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The Scientific Perspective of Kirlian Photography

written by: Mayflor Markusic•edited by: Rhonda Callow•updated: 9/23/2008

The scientific community, because of a multitude of reasons, can never accept Kirlian photography. What are the major arguments forwarded by scientists against Kirlian photography?

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    Kirlian photography knocks on the scientific door

    When Semyon Kirlian reported his discovery of a photography technique that supposedly captures the aura of people and other living things, a floodgate opened to allow believers of the paranormal to claim the cape of scientific credibility. According to the paranormal believers, the images produced by Kirlian photography proved that auras exist. And this aura or “life force” can be revealed to the naked eye by using high-voltage electricity.

    Since auras can now be seen using Kirlian photography, it makes sense to utilize the images of auras to determine a person’s state of health or diagnose any illness, or check the effectiveness of a particular treatment for a particular disease. Kirlian photography can also be constructively combined with other esoteric types of healing practices such as acupuncture, ayurveda, and pranic healing. The extensive span of the health benefits of Kirlian photography should make it appealing to the medical and scientific world. But what is the current stand of the scientific community?

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    The answer of the scientific community

    Kirlian photography should remain in the paranormal realm and should never be utilized as a tool in diagnosing or treating diseases. The halo-like appearance around photographed objects could not be accepted as the physical expression of auras but a manifestation of a physical phenomenon.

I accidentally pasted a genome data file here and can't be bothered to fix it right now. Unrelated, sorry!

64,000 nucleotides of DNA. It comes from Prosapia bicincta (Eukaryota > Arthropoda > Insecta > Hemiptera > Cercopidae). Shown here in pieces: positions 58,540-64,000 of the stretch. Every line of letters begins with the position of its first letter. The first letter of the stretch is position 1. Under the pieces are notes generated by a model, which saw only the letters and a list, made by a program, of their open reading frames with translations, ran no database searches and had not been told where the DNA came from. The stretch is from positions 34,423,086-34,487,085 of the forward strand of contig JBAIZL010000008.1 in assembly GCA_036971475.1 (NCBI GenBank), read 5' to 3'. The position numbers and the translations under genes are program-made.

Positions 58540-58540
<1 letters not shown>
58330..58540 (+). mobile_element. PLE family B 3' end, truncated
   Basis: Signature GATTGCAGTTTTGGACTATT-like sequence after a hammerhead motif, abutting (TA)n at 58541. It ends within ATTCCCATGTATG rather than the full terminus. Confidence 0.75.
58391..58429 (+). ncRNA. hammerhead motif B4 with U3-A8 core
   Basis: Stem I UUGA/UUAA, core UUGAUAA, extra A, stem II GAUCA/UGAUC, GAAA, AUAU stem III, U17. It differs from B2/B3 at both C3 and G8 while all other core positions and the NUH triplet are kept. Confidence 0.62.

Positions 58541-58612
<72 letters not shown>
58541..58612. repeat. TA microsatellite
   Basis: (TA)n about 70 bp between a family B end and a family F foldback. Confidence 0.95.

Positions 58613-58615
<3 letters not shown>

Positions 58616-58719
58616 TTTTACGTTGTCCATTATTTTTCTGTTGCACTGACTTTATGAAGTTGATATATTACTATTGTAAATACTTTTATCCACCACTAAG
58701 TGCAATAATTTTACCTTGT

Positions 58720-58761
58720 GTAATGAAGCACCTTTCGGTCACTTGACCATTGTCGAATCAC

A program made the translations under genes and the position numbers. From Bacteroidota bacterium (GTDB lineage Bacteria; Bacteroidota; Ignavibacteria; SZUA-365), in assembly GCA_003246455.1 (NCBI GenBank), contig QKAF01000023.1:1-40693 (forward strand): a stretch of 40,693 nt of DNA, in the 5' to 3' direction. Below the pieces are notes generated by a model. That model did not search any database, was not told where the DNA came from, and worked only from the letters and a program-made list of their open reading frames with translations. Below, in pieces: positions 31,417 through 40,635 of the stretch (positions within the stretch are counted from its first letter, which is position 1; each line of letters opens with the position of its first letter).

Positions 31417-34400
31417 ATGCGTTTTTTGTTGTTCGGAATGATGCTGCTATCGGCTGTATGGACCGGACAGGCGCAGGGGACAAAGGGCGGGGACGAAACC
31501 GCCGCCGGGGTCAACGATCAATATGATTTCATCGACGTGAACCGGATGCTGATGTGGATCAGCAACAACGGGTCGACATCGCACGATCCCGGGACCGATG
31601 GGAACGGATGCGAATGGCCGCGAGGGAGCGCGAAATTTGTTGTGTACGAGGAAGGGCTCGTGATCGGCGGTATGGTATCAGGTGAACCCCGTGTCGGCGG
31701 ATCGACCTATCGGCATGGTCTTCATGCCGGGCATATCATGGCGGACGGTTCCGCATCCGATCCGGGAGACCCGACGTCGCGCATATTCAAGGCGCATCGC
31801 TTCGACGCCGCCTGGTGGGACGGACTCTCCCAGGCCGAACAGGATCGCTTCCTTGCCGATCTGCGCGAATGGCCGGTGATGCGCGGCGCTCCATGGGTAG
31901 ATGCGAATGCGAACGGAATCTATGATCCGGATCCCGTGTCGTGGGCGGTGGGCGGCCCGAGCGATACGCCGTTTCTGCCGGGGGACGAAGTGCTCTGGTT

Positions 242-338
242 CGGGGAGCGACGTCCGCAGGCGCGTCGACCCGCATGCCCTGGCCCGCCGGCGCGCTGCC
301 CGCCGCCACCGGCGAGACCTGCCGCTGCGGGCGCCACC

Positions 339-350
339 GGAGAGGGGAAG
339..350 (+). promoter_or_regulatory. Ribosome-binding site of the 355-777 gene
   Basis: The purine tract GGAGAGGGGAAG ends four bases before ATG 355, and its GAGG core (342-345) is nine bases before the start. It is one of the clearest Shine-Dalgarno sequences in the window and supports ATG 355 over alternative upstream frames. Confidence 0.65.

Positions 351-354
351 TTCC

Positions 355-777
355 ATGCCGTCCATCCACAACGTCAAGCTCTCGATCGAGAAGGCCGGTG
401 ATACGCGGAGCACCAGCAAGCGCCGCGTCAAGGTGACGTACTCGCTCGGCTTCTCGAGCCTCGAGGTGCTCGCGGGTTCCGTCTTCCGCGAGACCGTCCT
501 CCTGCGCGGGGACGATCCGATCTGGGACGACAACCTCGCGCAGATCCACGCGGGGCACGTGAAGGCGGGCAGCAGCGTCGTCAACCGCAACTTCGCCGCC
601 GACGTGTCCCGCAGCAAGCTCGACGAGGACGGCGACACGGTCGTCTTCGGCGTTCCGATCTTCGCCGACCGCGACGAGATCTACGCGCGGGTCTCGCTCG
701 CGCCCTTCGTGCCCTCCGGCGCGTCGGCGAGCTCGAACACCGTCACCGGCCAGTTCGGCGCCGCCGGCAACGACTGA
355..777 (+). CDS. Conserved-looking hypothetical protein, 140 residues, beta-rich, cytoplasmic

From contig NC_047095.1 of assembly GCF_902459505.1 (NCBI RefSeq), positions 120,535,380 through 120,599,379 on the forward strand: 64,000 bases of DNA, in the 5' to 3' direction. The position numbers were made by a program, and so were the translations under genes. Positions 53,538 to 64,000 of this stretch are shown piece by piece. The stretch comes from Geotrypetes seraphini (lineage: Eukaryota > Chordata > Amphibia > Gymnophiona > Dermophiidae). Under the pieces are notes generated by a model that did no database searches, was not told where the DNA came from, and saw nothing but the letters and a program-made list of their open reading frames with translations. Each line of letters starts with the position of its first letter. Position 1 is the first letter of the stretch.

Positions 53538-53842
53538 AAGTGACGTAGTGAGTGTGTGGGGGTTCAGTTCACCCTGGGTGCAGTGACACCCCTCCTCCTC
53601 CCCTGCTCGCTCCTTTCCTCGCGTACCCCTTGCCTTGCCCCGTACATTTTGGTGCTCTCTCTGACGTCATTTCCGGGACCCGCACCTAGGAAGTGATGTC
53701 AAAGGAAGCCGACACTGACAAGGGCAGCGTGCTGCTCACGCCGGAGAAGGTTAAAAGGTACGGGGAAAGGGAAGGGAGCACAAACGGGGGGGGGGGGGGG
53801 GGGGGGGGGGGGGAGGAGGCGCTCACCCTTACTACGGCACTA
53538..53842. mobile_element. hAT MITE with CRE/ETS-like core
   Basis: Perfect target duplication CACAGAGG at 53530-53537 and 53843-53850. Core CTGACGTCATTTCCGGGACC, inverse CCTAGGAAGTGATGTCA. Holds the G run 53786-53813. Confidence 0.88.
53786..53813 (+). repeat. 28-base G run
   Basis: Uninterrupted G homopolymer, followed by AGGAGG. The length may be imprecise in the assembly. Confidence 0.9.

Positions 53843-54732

Scientists explained that the seemingly eerie color that appears around the photographed objects is the inevitable result of the interaction of humidity, temperature, pressure, electrical grounding, and light waves. The phenomenon is parallel to the mirage effect. For example, a body of water at the center of the road during a hot humid day. There is, of course, no water on the road, even though the eye is convinced of seeing an image of what seems like a body of water.

    Scientists are also dubious about the use of Kirlian photography in the field of medicine. It is not similar to diagnostic tools such as MRI or tomography. And the reason is quite simple: images of so-called auras from Kirlian photography are not reliable. Reliability is a major requirement of all scientific phenomena. Without reliability, no hypothesis can graduate into a scientific theory. This is why scientists value scientific experiments that are carried out under controlled settings.

    Images from Kirlian photography could not produce the same so-called auras. At the same time, the self-proclaimed clairvoyants and supernaturally gifted, could not have a consensus about the color of a particular person’s aura at any given time. How then, can the images of Kirlian photography (if auras are real at all) be used reliably in the field of medicine? Until the arguments of the scientists are answered satisfactorily, the technique of Kirlian photography remains a paranormal hocus-pocus.